The improvement in the OER, coupled with higher average CPO price, ensured that the division’s performance for the year “remained healthy”, he added.

The plantation division contributed RM3.2 billion to the group’s pretax profit despite a lower fresh fruit bunch (FFB) production due to the prolonged dry spell and palm stress, according to its 2012 annual report.

As one of the world’s largest palm oil producers, Sime Darby noted that in the 2012 annual report that its plantation division produces about 2.44 million tonnes or approximately 6% of the world’s CPO annually.

Its upstream operations span across Malaysia, Indonesia and Liberia with a land-bank totalling 878,797ha, of which 522,489ha have been planted mainly with oil palm and some rubber, it added.

The division operates and manages 201 estates, 62 mills and nine refineries worldwide, employing around 80,000 people, it said.

For FY11/FY12, Sime Darby’s plantation division achieved a pretax profit of RM3.2 billion, down 3% from the preceding year, due to the reduction in FFB production which had declined by 3% to 9.8 million MT, compared to 10.1 million MT in the same period last year.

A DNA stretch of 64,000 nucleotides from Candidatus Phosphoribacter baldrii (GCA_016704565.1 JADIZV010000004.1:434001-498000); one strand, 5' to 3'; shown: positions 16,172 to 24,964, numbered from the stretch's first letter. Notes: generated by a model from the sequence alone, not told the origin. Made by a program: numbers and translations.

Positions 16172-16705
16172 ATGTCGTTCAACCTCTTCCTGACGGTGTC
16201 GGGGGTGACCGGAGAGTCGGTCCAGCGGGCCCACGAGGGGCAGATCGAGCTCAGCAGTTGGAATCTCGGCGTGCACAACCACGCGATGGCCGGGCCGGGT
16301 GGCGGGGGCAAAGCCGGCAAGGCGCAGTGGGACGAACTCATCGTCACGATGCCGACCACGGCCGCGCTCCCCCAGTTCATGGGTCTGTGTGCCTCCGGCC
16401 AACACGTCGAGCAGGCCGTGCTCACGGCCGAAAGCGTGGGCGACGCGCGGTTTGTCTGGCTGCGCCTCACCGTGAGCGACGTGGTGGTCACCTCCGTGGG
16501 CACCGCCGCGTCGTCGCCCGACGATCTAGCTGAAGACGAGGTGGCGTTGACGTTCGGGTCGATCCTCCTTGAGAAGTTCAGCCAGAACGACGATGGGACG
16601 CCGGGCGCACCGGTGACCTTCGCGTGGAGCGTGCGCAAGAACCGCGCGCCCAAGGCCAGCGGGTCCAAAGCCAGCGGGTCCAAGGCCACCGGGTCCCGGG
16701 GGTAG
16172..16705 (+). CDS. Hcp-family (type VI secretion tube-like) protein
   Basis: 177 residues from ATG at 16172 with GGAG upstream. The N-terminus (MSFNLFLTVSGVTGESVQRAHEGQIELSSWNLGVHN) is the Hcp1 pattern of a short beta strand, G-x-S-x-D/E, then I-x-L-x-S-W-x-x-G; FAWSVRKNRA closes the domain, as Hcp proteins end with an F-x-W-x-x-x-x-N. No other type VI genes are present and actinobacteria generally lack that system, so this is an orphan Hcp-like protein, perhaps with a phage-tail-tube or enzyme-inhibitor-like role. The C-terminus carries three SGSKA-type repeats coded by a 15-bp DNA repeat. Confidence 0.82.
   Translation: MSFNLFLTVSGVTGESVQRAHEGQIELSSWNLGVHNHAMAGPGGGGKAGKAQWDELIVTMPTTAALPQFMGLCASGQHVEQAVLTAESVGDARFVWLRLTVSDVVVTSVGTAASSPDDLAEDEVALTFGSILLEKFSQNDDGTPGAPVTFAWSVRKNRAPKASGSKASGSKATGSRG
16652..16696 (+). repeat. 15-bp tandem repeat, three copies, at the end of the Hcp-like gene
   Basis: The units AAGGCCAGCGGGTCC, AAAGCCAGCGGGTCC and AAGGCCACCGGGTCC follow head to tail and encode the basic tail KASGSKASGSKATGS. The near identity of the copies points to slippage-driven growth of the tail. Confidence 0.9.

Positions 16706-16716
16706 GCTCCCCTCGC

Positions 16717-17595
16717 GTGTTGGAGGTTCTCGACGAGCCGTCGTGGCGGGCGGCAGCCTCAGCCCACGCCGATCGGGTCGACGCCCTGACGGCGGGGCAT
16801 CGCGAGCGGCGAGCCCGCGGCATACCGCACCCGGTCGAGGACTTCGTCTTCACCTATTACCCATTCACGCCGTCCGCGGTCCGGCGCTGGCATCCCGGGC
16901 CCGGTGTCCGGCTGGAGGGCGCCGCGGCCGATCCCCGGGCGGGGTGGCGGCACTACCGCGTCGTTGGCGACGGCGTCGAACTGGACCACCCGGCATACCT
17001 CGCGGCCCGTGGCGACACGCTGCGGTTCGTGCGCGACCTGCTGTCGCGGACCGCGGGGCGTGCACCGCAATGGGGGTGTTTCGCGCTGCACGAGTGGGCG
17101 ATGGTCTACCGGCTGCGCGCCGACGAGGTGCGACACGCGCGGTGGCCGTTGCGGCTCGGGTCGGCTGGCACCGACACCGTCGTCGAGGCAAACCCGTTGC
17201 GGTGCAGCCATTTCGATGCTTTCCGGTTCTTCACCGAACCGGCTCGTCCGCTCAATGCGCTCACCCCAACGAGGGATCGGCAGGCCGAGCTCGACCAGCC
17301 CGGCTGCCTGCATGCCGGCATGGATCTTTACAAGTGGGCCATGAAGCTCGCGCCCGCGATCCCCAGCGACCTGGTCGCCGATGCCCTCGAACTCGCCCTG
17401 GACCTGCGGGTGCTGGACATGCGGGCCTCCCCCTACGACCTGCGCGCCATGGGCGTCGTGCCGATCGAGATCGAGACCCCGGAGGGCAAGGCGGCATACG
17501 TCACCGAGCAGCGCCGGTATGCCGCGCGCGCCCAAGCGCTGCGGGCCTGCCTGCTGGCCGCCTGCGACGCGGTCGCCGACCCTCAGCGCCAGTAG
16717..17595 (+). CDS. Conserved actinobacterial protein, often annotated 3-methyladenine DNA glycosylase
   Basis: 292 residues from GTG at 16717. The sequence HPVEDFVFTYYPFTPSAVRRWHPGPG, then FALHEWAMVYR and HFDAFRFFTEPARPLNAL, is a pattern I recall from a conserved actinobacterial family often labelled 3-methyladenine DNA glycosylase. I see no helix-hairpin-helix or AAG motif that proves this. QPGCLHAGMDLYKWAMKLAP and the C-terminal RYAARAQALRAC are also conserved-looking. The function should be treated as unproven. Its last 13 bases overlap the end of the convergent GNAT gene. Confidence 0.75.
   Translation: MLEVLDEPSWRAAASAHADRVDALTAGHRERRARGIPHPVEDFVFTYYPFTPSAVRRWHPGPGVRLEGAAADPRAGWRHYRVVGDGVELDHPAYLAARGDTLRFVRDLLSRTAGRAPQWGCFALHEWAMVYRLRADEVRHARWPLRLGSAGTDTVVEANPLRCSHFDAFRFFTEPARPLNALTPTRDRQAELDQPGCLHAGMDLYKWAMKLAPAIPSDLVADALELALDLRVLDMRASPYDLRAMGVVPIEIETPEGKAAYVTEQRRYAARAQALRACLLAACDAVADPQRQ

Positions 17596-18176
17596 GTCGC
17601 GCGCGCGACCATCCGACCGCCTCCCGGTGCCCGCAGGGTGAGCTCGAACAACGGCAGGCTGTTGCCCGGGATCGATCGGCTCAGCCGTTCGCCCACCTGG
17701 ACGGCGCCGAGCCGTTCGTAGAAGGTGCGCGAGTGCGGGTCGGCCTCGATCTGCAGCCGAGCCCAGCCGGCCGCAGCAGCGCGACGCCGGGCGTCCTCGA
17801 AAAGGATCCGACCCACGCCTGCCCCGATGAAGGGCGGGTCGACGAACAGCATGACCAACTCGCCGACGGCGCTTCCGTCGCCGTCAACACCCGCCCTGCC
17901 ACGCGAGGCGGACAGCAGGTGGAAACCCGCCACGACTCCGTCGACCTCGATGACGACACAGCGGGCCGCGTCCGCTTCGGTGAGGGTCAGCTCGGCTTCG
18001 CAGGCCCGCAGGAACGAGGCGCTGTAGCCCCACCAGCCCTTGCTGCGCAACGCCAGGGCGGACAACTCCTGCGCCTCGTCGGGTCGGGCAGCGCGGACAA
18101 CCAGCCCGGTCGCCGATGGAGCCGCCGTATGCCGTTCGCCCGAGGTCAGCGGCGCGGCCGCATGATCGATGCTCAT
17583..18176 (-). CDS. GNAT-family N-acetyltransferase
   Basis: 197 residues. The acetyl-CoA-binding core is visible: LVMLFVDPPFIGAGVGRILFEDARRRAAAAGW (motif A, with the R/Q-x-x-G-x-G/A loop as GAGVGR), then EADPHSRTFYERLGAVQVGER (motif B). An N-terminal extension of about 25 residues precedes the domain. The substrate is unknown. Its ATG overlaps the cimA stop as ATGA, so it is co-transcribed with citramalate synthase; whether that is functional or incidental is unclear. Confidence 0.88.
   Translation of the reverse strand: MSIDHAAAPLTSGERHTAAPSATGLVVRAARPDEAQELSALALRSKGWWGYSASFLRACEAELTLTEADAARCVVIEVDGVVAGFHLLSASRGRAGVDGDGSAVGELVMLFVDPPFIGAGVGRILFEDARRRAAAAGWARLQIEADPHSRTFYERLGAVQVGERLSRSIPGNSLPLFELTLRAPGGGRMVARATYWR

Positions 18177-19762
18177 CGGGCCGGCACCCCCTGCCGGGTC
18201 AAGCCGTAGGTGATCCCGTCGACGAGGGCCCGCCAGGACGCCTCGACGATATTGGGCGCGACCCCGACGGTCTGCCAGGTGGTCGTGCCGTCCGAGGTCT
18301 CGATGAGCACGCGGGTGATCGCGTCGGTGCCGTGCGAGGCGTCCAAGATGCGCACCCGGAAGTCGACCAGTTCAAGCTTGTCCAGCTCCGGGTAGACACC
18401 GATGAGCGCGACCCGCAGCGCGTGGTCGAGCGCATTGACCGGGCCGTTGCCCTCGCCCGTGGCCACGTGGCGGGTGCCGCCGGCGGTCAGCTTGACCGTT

However, on a group basis, the decline in FFB production was mitigated by higher average CPO price earned and the improvement in the OER, the company noted.

This content is provided by FMT content partner The Malaysian Reserve.

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  1. #1 by dagen wanna "ABU" on Thursday, 8 November 2012 - 2:54 pm

    “Crumbs for the masses” – another glaring example.

  2. #2 by Sallang on Thursday, 8 November 2012 - 6:50 pm

    It should be the opposite. The lowest salary base gets 10 months and the top executives get 5.
    After all, these lower level workers are the people who made it happen. They worked for it.
    The market forces, prices of CPO is not decided by the executives.

  3. #3 by cseng on Friday, 9 November 2012 - 1:55 pm

    It is GLC, as the song goes “money is for nothing, get the chick for free.”

    Compare to wall street fund managers, these are the chicken feeds.

  4. #4 by boh-liao on Friday, 9 November 2012 - 11:34 pm

    D POOR (n d one who worked hardest contributing to d huge profits) gets kacang n POORER, while d big fat RICH gets filthy RICHER
    Y can’t those with lower salaries get more bonus payouts?